We use cookies to understand how you use our site and to improve your experience. This includes personalizing content and advertising. To learn more, click here. By continuing to use our site, you accept our use of cookies. Cookie Policy.

Features Partner Sites Information LinkXpress
Sign In
Advertise with Us

Download Mobile App




Events

ATTENTION: Due to the COVID-19 PANDEMIC, many events are being rescheduled for a later date, converted into virtual venues, or altogether cancelled. Please check with the event organizer or website prior to planning for any forthcoming event.

AI-Powered Smart Stethoscope Can Screen for Heart Failure During Physical Exams

By HospiMedica International staff writers
Posted on 02 Feb 2022
Print article
Image: Eko Smart Stethoscope (Photo courtesy of Eko)
Image: Eko Smart Stethoscope (Photo courtesy of Eko)

An independent study has validated the first artificial intelligence (AI)-powered device to screen for heart failure during a standard physical exam.

The study conducted by Eko (Oakland, CA, USA) and the Imperial College of London (London, UK), in conjunction with the UK National Health Service, has highlighted Eko's ability to screen patients for heart failure in seconds with AI during physical exams. Eko's low ejection fraction algorithm (ELEFT) detects a weakened heart pump, which is present in about half of heart failure patients.

In the study, the algorithm's performance at detecting a weak heart pump was excellent compared to the current gold standard of echocardiography. Approximately 26 million people are estimated to have heart failure worldwide. Diagnosis is a significant challenge given that heart failure symptoms are also associated with many other conditions and detection often requires a series of expensive tests. Using the Eko DUO ECG + Digital Stethoscope with ELEFT, heart failure caused by a weakened heart pump can be detected in seconds during a stethoscope exam.

The study found that when 15-second recordings were taken with the DUO at one chest location, the algorithm was 81% accurate at identifying normal and impaired heart pumping function. Accuracy went up to 86% when two recording locations were used. The tool will be submitted to the FDA under "Breakthrough Designation" for a formal review later this year.

"This tool allows healthcare professionals to reliably rule in or rule out heart failure at the point of care," said Dr. Nicholas Peters, Professor of Cardiology, Imperial College London. "The result will be earlier diagnosis and treatment and the avoidance of unnecessary and expensive tests for those in whom heart failure is ruled out. This means better and more cost-effective healthcare. It's a total game-changer."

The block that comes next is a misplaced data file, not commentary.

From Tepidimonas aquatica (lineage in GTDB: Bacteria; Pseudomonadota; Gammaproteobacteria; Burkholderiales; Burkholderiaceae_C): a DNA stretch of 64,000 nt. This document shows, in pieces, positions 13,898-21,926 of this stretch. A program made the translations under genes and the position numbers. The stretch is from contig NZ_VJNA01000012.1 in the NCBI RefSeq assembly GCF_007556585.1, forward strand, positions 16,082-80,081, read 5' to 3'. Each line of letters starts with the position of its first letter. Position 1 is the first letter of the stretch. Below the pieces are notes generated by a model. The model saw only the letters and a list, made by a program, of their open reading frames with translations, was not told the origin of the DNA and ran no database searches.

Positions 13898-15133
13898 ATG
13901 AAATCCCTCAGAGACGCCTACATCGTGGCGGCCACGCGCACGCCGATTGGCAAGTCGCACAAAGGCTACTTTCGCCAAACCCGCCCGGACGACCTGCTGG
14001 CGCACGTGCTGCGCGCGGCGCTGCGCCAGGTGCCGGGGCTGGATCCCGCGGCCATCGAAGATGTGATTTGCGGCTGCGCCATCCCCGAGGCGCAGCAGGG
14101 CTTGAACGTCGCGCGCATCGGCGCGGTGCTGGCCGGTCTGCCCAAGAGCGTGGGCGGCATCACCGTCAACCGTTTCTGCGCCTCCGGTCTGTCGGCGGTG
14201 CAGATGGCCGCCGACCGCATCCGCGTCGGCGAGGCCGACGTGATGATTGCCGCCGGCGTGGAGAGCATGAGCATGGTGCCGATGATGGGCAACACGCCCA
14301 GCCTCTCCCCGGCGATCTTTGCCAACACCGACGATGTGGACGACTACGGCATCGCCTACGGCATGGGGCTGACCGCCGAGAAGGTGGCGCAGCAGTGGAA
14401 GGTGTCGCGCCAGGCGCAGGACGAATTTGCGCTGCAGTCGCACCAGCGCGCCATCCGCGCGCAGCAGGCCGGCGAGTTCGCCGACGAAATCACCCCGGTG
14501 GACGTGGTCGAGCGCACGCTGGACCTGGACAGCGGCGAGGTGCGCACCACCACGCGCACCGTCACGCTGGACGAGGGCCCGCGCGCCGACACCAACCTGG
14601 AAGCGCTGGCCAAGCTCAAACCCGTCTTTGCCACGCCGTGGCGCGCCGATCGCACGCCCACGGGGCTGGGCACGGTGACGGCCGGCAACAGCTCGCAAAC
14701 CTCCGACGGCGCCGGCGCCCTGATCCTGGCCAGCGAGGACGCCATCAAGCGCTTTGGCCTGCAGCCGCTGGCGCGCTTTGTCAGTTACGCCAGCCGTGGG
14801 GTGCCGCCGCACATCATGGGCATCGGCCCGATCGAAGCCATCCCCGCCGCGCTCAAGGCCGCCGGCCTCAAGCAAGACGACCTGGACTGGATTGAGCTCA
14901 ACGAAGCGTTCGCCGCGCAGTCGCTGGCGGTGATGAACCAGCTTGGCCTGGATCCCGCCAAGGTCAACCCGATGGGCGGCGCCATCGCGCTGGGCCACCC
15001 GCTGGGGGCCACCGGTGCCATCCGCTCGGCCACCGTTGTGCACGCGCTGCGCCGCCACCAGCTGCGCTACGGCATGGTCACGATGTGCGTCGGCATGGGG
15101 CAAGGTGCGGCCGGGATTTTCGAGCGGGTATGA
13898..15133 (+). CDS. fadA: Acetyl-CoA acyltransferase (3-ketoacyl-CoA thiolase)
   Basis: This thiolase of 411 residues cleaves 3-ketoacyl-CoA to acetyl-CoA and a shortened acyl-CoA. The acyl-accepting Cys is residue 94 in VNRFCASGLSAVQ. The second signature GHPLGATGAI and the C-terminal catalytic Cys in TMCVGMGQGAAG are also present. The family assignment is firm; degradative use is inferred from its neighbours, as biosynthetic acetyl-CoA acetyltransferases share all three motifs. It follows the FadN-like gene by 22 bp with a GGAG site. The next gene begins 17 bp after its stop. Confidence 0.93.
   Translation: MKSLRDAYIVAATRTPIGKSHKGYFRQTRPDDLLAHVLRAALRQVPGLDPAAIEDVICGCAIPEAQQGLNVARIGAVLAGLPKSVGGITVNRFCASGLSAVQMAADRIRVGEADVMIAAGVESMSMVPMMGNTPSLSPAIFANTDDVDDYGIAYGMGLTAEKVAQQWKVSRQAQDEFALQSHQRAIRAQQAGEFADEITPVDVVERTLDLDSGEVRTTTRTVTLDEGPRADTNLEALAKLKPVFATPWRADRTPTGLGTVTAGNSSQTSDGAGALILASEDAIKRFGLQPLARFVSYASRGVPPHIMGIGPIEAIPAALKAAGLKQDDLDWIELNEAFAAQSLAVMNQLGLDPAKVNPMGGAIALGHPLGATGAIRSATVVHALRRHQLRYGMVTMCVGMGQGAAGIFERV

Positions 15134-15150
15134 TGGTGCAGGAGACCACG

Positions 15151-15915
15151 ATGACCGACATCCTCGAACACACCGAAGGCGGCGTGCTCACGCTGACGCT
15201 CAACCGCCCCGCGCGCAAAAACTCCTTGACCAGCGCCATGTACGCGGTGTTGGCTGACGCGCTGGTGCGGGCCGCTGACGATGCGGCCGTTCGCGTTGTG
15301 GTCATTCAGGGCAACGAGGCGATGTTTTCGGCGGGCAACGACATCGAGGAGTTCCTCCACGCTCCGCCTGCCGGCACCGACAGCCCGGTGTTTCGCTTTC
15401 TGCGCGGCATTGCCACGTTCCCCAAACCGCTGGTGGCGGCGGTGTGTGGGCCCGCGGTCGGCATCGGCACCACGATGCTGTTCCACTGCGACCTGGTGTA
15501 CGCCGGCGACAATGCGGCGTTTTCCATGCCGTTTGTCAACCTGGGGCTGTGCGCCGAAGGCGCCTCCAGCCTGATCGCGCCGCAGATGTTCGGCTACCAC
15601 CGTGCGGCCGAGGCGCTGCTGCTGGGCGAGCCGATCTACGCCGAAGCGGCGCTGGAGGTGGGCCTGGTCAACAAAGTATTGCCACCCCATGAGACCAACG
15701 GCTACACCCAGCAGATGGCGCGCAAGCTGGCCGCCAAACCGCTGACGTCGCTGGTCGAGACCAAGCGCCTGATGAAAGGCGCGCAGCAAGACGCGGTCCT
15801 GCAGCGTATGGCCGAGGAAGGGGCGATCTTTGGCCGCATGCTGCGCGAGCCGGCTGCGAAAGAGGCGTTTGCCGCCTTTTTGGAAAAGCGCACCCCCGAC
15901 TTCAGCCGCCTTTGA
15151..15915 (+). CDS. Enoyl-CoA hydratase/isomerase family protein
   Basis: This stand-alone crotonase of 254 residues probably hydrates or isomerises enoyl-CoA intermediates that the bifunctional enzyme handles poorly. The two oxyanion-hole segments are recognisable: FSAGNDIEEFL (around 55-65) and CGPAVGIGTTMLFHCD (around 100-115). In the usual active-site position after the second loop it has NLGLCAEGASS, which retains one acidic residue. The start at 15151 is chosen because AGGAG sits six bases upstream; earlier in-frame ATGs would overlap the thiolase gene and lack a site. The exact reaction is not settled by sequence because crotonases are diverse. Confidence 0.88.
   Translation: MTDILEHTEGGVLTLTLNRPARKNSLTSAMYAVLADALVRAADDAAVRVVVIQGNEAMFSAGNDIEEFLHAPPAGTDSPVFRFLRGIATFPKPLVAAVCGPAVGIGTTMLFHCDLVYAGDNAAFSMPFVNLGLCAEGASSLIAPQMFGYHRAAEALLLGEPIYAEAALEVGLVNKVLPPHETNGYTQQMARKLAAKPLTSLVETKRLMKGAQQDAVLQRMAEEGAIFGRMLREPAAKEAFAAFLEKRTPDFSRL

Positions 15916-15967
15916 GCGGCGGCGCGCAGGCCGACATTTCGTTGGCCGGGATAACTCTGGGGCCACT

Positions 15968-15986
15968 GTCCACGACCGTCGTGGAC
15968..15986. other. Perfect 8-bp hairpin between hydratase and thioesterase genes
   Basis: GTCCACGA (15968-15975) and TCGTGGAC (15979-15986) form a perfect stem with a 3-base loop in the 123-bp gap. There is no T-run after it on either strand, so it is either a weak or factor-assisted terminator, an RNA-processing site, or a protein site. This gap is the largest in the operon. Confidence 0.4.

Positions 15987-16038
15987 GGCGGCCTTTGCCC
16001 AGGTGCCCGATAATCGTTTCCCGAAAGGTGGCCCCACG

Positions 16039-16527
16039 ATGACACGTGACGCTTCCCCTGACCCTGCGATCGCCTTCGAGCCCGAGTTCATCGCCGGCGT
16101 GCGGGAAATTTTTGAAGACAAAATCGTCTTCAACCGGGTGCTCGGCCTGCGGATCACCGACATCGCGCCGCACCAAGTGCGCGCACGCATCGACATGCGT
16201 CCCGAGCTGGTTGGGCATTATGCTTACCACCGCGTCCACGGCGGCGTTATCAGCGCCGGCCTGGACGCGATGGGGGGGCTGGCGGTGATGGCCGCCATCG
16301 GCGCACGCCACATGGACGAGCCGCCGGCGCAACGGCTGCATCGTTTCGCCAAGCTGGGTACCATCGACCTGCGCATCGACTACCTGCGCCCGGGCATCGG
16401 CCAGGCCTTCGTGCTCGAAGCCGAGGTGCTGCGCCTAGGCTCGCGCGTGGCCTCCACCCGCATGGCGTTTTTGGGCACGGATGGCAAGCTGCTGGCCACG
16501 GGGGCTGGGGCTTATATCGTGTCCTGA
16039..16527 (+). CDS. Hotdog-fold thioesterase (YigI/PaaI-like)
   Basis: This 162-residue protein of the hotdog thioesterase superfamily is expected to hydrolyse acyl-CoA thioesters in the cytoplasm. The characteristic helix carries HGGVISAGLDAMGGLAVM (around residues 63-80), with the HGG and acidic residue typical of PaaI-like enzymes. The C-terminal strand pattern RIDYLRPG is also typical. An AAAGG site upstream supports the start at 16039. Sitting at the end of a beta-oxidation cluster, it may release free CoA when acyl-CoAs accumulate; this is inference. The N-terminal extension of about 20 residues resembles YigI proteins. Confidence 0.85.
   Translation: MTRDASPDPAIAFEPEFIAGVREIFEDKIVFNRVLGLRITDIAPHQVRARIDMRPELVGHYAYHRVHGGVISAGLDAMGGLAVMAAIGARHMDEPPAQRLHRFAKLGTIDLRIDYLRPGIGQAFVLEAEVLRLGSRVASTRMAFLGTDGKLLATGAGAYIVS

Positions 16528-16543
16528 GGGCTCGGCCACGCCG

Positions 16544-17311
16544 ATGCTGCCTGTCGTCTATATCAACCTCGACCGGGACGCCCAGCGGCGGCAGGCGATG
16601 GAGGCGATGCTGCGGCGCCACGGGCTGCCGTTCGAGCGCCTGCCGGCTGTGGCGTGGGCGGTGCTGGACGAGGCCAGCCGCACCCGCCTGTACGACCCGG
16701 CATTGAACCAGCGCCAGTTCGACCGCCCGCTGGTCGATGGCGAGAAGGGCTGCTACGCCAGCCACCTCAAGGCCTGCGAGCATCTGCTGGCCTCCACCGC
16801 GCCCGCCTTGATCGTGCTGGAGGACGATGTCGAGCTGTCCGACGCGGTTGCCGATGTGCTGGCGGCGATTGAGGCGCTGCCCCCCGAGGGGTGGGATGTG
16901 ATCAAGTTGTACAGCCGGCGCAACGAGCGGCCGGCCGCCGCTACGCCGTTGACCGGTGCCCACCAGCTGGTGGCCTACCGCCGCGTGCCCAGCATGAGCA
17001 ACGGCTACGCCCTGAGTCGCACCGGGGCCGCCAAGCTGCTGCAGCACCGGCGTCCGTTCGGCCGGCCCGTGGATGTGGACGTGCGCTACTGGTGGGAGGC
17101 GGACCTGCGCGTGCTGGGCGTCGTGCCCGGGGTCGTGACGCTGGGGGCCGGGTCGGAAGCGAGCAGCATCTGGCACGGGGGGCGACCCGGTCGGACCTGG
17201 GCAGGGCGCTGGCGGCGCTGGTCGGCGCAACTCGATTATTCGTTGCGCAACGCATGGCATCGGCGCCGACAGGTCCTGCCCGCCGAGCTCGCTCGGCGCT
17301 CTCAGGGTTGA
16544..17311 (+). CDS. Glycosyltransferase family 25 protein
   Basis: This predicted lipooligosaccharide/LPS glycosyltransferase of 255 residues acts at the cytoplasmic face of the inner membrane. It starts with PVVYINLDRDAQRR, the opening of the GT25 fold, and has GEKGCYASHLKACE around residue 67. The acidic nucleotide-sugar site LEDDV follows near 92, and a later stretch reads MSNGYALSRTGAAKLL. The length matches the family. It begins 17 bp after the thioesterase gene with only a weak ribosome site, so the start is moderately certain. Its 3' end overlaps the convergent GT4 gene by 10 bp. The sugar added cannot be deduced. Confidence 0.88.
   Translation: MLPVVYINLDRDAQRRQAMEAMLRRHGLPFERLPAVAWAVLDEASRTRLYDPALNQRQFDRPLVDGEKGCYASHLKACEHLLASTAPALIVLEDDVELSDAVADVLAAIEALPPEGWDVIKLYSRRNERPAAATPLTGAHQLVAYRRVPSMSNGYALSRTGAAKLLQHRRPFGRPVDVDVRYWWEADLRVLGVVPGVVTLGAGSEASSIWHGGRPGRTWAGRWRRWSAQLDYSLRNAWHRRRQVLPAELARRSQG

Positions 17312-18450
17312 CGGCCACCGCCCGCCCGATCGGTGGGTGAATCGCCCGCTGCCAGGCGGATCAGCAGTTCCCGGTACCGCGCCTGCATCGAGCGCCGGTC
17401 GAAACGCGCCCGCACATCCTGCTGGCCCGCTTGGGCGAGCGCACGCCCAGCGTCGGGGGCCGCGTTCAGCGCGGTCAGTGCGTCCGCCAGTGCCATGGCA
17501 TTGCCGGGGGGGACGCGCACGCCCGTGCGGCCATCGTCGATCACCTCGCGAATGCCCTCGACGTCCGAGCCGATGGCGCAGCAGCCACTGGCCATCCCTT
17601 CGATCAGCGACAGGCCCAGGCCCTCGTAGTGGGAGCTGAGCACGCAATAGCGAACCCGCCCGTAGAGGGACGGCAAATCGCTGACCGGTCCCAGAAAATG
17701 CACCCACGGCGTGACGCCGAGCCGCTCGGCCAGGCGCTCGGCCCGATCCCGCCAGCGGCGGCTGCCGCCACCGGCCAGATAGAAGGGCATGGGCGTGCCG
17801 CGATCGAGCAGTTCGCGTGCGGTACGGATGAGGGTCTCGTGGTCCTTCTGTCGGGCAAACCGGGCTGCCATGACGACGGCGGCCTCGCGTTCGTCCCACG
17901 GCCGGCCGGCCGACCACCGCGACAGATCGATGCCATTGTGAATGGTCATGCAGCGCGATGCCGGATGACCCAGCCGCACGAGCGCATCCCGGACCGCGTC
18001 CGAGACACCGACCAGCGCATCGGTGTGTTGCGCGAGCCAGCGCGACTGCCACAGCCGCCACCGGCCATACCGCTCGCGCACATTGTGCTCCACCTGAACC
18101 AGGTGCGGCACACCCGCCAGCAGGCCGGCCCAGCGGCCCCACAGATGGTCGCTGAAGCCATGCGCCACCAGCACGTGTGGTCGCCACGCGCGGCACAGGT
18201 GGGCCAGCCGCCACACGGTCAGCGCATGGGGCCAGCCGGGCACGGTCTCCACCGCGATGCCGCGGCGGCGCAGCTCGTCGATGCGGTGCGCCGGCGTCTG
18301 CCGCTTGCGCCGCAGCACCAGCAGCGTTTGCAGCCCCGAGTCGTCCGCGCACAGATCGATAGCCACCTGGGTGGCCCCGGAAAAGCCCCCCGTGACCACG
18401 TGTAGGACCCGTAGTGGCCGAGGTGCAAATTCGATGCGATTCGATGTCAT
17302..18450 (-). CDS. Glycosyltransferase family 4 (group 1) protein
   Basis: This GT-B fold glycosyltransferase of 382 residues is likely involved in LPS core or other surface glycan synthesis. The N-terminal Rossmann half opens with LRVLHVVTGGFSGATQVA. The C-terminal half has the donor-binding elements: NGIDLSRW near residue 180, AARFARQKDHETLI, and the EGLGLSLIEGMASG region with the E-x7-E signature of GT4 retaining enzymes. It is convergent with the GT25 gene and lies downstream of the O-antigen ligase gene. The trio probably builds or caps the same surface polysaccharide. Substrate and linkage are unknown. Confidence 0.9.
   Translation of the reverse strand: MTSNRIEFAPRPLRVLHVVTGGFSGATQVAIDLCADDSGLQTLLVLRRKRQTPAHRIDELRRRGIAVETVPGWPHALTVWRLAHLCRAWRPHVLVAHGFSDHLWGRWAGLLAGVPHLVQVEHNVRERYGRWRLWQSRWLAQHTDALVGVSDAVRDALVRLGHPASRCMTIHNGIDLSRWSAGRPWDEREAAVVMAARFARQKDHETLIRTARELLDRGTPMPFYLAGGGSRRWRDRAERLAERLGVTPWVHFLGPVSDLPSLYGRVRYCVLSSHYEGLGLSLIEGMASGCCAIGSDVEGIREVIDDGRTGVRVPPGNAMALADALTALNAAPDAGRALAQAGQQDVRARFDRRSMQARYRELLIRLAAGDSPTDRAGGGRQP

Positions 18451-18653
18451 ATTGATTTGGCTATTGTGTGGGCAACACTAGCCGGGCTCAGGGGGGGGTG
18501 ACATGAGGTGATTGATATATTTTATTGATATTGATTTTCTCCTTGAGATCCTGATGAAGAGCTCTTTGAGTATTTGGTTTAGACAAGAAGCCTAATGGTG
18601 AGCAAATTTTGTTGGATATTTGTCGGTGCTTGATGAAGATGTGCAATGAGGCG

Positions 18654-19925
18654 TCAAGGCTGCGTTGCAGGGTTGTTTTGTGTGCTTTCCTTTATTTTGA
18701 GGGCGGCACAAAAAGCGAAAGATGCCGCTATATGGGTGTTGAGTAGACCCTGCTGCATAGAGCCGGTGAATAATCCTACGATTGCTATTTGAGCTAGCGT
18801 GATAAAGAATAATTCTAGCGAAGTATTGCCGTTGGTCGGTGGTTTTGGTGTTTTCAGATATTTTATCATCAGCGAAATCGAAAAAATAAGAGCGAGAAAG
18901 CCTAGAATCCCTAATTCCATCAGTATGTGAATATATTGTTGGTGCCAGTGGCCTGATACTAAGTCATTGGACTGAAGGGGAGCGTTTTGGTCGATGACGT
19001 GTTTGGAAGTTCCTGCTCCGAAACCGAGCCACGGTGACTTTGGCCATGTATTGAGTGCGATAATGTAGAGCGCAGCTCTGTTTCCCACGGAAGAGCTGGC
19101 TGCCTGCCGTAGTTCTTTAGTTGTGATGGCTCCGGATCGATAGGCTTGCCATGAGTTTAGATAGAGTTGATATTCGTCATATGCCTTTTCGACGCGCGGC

"The superhuman capability to screen patients at any point of care, including before surgery, should challenge the unacceptable reality that 80% of patients with heart failure are currently diagnosed through an emergency hospital admission," said Dr. Patrick Bachtiger, lead author and a clinical research fellow at the UK's National Heart and Lung Institute. "The current clinical pathway simply misses too many patients, leaving them undiagnosed until very sick. This tool can save time and money and unlock major benefits for patients through early diagnosis and effective treatments."

"This is a landmark study for multiple reasons," said Dr. Adam Saltman, Chief Medical Officer at Eko. "The investigators showed that the low ejection fraction detection algorithm can quickly, easily, and effectively identify the patients who have impaired heart pumping function, even if those patients don't yet have symptoms."

Related Links:
Eko 
Imperial College of London 


Print article
IIR Middle East

Channels

Critical Care

view channel
Image: Size comparison of the new mTP laser array (Photo courtesy of Rockley)

New Chip Technology Paves Way for Tiny Wearable Devices to Detect and Measure Biomarkers

Scientists have developed what is believed to be the world’s first micro-transfer-printed (mTP) silicon-photonics-based laser for commercial applications. This groundbreaking achievement by Rockley Photonics... Read more

Surgical Techniques

view channel
Image: The EASEE minimally invasive brain pacemaker has received CE certification (Photo courtesy of Precisis GmbH)

World's First Minimally Invasive Brain Pacemaker Treats Epilepsy

The treatment of patients with epilepsy always begins with medication. However, for decades there has unfortunately been a consistently large group of around 30% of all patients for whom pharmacological... Read more

Health IT

view channel
Image: Using digital data can improve health outcomes (Photo courtesy of Unsplash)

Electronic Health Records May Be Key to Improving Patient Care, Study Finds

When a patient gets transferred from a hospital to a nearby specialist or rehabilitation facility, it is often difficult for personnel at the new facility to access the patient’s electronic health records... Read more
Copyright © 2000-2022 Globetech Media. All rights reserved.